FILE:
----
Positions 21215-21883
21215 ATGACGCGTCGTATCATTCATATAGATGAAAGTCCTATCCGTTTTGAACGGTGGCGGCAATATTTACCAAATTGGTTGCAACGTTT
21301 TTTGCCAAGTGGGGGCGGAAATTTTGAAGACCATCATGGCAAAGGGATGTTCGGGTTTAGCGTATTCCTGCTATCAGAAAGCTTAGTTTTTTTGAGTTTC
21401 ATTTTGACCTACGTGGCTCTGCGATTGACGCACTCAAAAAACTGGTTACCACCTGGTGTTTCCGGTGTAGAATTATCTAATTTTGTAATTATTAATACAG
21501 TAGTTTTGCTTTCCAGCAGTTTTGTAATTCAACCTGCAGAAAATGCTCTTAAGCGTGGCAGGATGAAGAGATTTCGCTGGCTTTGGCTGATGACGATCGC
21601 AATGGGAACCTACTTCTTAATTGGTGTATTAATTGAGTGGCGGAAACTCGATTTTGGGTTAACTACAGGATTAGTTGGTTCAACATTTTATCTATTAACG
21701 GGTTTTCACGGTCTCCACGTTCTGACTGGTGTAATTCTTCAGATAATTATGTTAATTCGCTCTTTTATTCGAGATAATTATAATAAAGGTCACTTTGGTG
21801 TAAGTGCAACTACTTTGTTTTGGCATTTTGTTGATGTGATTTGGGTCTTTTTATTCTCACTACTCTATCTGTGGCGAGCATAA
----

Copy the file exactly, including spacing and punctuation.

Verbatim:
Positions 21215-21883
21215 ATGACGCGTCGTATCATTCATATAGATGAAAGTCCTATCCGTTTTGAACGGTGGCGGCAATATTTACCAAATTGGTTGCAACGTTT
21301 TTTGCCAAGTGGGGGCGGAAATTTTGAAGACCATCATGGCAAAGGGATGTTCGGGTTTAGCGTATTCCTGCTATCAGAAAGCTTAGTTTTTTTGAGTTTC
21401 ATTTTGACCTACGTGGCTCTGCGATTGACGCACTCAAAAAACTGGTTACCACCTGGTGTTTCCGGTGTAGAATTATCTAATTTTGTAATTATTAATACAG
21501 TAGTTTTGCTTTCCAGCAGTTTTGTAATTCAACCTGCAGAAAATGCTCTTAAGCGTGGCAGGATGAAGAGATTTCGCTGGCTTTGGCTGATGACGATCGC
21601 AATGGGAACCTACTTCTTAATTGGTGTATTAATTGAGTGGCGGAAACTCGATTTTGGGTTAACTACAGGATTAGTTGGTTCAACATTTTATCTATTAACG
21701 GGTTTTCACGGTCTCCACGTTCTGACTGGTGTAATTCTTCAGATAATTATGTTAATTCGCTCTTTTATTCGAGATAATTATAATAAAGGTCACTTTGGTG
21801 TAAGTGCAACTACTTTGTTTTGGCATTTTGTTGATGTGATTTGGGTCTTTTTATTCTCACTACTCTATCTGTGGCGAGCATAA